GambleAware has today published the annual statistics for the National Gambling Treatment Service (NGTS) 2021-22
The Annual Statistics saw most people (92%) who completed their scheduled treatment improve their harmful gambling behaviour
National treatment service continues to provide fast and effective support for those harmed by gambling
- The National Gambling Treatment Service (NGTS) Annual Statistics for 2021/22 saw most people who completed their scheduled treatment improve their harmful gambling behaviour (92%) and psychological wellbeing surrounding their gambling (86%).
- Among clients who ended treatment in 2021/22, a majority (63%) completed their scheduled treatment.
- 50% of clients had a first appointment within five days of contacting the NGTS, and 75% within 12 days.
GambleAware has today published the annual statistics for the National Gambling Treatment Service (NGTS) for 2021/22. The report shows NGTS continues to be a fast and effective route for those experiencing gambling harms to improve their gambling behaviour and psychological distress.
Commissioned by GambleAware, the NGTS is a network of organisations that provide confidential treatment and support for anyone experiencing gambling-related harms in England, Scotland and Wales, including GamCare and its partner network, Gordon Moody and NHS treatment centres . It is free to access and provides telephone, online and face-to-face support for individuals and groups.
The new report shows 7,072 people received treatment between April 2021 and March 20221. Most people (92%) who completed their scheduled treatment showed improvement on their Problem Gambling Severity Index (PGSI) score, a widely used measure of harmful gambling behaviour2.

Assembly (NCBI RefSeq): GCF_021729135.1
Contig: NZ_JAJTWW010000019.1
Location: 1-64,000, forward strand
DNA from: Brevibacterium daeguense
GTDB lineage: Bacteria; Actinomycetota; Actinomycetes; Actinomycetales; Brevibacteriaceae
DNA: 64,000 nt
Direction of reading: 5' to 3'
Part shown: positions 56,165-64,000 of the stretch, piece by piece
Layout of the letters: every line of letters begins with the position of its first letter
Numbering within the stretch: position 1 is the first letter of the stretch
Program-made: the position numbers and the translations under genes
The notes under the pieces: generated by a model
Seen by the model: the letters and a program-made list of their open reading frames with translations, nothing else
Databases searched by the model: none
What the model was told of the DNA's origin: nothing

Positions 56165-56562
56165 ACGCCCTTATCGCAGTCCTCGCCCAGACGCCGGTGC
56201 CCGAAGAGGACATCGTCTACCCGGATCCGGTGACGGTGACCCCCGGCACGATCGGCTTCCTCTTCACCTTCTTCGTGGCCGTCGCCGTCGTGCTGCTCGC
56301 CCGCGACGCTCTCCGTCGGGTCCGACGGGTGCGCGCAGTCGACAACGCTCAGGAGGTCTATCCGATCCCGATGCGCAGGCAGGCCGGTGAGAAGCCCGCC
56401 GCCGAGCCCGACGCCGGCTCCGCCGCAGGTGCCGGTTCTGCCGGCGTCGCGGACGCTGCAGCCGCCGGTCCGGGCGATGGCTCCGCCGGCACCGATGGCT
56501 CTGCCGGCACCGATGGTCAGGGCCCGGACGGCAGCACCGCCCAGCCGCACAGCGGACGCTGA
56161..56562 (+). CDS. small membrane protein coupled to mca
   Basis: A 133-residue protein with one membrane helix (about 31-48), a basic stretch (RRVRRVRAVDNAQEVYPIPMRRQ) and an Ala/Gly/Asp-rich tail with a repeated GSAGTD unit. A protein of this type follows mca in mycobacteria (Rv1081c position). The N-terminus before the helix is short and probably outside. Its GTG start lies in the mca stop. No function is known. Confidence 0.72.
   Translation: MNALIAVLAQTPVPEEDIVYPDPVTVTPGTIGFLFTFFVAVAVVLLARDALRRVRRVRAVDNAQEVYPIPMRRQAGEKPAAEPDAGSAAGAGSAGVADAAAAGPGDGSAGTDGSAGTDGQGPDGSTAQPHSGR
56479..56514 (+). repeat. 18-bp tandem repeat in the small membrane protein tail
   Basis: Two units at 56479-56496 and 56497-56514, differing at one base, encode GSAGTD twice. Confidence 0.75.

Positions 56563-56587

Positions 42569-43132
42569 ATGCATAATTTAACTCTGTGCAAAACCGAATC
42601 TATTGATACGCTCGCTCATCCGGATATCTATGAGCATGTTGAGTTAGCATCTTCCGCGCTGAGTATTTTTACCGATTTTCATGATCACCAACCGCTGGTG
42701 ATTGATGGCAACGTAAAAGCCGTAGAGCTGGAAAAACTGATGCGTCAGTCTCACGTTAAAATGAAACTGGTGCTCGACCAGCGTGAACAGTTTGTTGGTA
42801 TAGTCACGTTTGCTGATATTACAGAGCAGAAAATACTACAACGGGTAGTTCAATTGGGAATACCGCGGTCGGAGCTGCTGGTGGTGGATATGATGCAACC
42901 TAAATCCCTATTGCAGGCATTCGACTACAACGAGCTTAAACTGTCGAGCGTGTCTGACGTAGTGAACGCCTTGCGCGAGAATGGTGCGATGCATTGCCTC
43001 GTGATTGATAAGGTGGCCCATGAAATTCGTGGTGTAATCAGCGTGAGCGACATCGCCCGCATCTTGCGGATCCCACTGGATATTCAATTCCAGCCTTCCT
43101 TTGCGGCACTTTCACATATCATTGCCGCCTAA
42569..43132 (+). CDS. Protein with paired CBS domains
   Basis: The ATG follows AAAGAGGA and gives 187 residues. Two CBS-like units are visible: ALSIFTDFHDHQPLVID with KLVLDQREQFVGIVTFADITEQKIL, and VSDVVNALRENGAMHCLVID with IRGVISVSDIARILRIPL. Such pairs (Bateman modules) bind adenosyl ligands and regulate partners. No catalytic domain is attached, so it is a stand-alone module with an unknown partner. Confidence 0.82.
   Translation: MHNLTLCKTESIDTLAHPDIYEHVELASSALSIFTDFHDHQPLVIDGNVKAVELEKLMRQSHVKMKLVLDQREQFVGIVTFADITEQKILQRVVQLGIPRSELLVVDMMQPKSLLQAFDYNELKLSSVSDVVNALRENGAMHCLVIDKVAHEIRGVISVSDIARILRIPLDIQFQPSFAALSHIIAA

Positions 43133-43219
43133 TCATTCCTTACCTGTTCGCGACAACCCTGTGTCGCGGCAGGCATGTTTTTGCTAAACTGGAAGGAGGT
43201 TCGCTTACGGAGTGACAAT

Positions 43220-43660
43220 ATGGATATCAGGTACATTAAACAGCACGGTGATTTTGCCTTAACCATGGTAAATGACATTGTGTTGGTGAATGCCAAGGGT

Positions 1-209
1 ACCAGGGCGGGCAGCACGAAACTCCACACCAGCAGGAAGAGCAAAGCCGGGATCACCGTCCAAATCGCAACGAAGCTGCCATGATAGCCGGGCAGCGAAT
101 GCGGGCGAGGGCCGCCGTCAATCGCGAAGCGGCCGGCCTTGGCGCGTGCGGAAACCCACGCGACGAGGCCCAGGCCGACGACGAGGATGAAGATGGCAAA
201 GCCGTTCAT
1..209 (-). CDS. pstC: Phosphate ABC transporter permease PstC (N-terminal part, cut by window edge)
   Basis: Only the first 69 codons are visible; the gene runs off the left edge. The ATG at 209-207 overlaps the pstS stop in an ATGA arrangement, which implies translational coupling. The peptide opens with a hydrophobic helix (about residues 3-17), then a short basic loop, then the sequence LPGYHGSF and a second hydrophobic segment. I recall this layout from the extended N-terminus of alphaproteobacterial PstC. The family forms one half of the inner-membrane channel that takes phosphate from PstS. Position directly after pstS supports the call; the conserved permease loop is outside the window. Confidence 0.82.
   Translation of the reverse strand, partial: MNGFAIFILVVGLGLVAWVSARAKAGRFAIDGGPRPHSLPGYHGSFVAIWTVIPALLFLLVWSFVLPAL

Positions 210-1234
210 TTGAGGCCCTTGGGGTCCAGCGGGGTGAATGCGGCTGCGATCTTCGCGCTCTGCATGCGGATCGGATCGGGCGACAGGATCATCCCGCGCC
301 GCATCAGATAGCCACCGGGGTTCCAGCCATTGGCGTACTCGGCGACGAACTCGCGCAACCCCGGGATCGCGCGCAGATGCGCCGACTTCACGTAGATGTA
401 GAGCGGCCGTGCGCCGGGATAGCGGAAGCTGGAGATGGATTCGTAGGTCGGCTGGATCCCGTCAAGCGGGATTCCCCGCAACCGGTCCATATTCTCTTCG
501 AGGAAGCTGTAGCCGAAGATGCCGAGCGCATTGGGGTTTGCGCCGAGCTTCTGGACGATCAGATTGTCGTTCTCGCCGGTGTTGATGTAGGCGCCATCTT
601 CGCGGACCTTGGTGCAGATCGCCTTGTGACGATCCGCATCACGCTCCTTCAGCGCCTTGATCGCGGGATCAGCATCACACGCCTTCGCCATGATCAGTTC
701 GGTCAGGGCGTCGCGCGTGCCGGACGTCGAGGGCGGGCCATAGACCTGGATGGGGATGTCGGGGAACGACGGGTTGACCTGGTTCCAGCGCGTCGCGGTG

Most people (86%) who completed treatment also reduced psychological distress around their gambling behaviour, measured using the Clinical Outcomes in Routine Evaluation (Core-10) measure3. Just under one third (30%) did not complete their treatment.
Zoë Osmond, CEO of GambleAware, said: “It is extremely encouraging to see that the National Gambling Treatment Service continues to improve the lives of those who experience gambling harms and remains a highly effective treatment option.
"It is also encouraging to see the fall in those accessing more advanced treatment balanced out with more and more people accessing the helpline and other services as a means of support. Gambling harms can affect anyone and it is important to encourage people to seek support and treatment early on.
We remain committed to ensuring that we work closely with our partners to understand how we can further optimise uptake and retention. We also acknowledge the urgent need to raise awareness of the service and improve access to it across the diverse range of populations and people that could stand to benefit from treatment”.
Most referrals were found to be from the National Gambling Helpline (57%), with self-made referrals making up just over one quarter (26%). Half of all service users (50%) had a first appointment within five days of contacting the NGTS, and 75% within 12 days. Treatment was shown to last on average ten weeks.
The report also shed light on the evolving picture of gambling harms as a public health concern. Data revealed the most common location for gambling amongst service users was online, with use of these services noticeably higher among younger age groups. An increasing number of women were also found to be contacting the service, with the majority reaching out being ‘affected others’, who across both men and women represented 14% of those contacting the service.